Twin Prime numbers are prime numbers whose difference is always equal to 2.

75 and 41 are co-prime numbers, as their HCF is 1. But they are not twin prime numbers as when you calculate their difference; it is not 2.

On the other hand, 19 and 7 are twin prime numbers as the difference between them is 2.

There… we told you we would make it easy for you!

#### So remember

The difference between twin prime numbers should always be 2, whereas the difference between co-prime numbers can vary.

Twin prime numbers are always prime numbers, whereas co-prime numbers can also be composite numbers.

## Conclusion

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Introduction Symbols in Maths are essential as they denote different concepts and functions. Moreover, they are universally accepted and enable sharing of information symbolically. Also,

"Co" means the "pair". They are a pair of numbers whose highest common factor is 1. In other words, the only positive integer that is a  divisor of both of them is 1. You might know these numbers by names like relatively prime or mutually prime numbers.

The prime number is described as the one which has no other factor than 1 and itself. On the contrary, the co-primes are regarded in pairs & 2 numbers are considered as the co-primes in case they don’t have any other common factor than 1.

Co-prime numbers are fun to study due to their unique characteristic.

Some examples of co-prime numbers are :

1,5 2,9 5,7 1,23 1,44

1,6 2,11 5,9 1,24 1,45

1,7 2,13 5,11 1,25 1,46

1,8 2,15 5,13 1,26 1,47

1,9 2,17 5,17 1,27 1,48

1,10 2,19 5,19 1,28 1,49

1,11 2,21 5,21 1,29 1,50

1,12 2,23 5,23 1,30 7,9

LCM of the given co-prime pair is equivalent to the 2 numbers’ product. For instance, 10 & 21 are co-prime. LCM of 21 and 10 will turn out to be 210 i.e., (21×10).

Yes, when it comes to Co-prime numbers from 1 to 100, 1 is co-prime to every number. As HCF of 1 & any other number is 1 itself. Thereby, going by the definition of the co-prime number, 1 is considered as co-prime with every number.

Finding the answer to the question above barely requires any effort! All you have to determine whether they have an HCF other than 1. Suppose they don't, then they are co-prime numbers.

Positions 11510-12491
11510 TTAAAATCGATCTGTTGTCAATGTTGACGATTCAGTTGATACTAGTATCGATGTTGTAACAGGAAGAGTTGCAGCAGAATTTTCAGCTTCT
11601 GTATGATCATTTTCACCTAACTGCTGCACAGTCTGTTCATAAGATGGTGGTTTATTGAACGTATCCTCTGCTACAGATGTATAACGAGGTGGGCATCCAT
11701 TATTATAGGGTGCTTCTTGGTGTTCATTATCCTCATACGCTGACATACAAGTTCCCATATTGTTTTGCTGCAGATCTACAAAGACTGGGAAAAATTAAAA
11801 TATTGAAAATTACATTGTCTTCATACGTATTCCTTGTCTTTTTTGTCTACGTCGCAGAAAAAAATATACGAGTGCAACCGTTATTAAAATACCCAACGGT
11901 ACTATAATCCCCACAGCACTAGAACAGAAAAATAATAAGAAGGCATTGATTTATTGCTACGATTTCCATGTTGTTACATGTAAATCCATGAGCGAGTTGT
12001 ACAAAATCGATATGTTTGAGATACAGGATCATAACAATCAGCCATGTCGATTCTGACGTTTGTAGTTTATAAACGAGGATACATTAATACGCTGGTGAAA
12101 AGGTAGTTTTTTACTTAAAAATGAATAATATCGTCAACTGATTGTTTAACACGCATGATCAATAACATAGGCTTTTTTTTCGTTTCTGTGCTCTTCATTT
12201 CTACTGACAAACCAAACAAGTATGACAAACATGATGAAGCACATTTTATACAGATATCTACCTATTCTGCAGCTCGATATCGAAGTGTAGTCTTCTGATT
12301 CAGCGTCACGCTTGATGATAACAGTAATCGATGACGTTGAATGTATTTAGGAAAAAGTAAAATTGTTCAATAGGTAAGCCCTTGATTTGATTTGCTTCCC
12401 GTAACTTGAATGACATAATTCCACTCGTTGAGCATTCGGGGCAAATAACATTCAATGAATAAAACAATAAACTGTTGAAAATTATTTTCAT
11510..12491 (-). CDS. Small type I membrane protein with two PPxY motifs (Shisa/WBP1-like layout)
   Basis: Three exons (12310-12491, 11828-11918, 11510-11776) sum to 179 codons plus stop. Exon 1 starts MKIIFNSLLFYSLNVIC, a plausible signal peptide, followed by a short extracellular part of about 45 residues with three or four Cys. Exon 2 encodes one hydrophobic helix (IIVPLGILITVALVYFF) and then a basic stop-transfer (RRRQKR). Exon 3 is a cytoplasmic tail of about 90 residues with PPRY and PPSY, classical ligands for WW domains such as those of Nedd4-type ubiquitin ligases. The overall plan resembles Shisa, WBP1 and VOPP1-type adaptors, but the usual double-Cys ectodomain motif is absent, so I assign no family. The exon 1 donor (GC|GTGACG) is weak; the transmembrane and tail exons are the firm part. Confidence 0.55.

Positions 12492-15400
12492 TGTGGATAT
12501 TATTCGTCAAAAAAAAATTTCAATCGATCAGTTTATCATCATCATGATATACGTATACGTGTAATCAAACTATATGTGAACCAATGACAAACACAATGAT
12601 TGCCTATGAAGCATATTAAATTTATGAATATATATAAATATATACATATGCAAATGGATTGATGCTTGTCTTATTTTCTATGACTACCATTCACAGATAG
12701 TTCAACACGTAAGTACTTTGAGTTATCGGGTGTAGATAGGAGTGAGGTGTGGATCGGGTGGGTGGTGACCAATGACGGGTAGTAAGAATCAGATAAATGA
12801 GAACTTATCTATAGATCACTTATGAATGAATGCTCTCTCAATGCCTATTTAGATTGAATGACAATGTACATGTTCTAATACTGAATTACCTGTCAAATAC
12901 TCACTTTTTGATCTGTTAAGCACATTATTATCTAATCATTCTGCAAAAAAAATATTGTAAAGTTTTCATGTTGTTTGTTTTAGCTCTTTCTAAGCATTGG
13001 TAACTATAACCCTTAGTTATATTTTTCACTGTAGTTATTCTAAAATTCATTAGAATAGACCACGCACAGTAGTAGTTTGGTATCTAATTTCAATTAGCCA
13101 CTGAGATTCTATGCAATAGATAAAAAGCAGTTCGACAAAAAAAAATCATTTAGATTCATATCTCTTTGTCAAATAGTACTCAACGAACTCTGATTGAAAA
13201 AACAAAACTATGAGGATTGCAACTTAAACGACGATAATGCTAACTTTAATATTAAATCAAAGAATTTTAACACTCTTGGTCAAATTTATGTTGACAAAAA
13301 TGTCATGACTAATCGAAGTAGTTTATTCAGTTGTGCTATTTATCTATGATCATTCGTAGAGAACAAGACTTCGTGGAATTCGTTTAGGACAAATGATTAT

A shortcut method is to remember the properties of co-prime numbers. Consecutive numbers will always be co-prime numbers. 20 comes right after 19, making them consecutive numbers and hence c0-prime numbers.

For finding a number’s co-prime, firstly look for the number’s factors. Afterwards, pick a number & find the chosen number’s factors. Every number that does not have the common factor other than 1 will be co-prime of the specified number.

There are many!

• While looking for Co-prime numbers from 1 to 100? Always remember that any 2 prime numbers are co-prime to each other.
• While all the prime numbers have only 2 factors, i.e., one and the number itself, the single common factor of 2 prime numbers will be 1. For instance, 2 & 3 are the two prime numbers. Factors of 3 are 1, 3 and factors of 2 are 1, 2. The single factor is 1, and thereby, they are co-prime.
• Any 2 consecutive numbers/integers are ALWAYS co-prime. Take up any consecutive numbers like 2, 3 or 3, 4 or 5, 6 & so on. All of these have 1 as the HCF.
• The sum of any 2 co-prime numbers is always co-prime with the product. For instance, 2 & 3 are co-prime and have 5 as the sum (2+3) & 6 as their product (2×3). Thereby, 5 and 6 are co-prime to each other.
• 2 even numbers can never form the co-prime pair since every even number has the common factor of 2.
• If out of two numbers, any one number is a prime number while the other is not a multiple of the first one, then both are co-prime. Example 11 and 21, 36 and 55.
• If two numbers have the unit digits like 0 and 5, they aren't co-prime to each other. For instance, 10 & 15 aren't co-prime as the HCF is 5 (or divisible by 5).

Prime numbers are positive integers that cannot be divided by any integer other than itself or 1.

Co prime numbers are a pair of numbers whose highest common factor (HCF) or greatest common divisor (GCD) is 1.

No, it isn’t. In case the number is divisible by the pair’s other number, then that pair is not the co-prime one.

We have to calculate the HCF of 35 and 31 to determine if they are co-prime numbers.

Factors of 25: 1, 5 and 25

Factors of 3: 31 and 1.

Since their HCF is 1, that makes 25 and 31 co-prime numbers.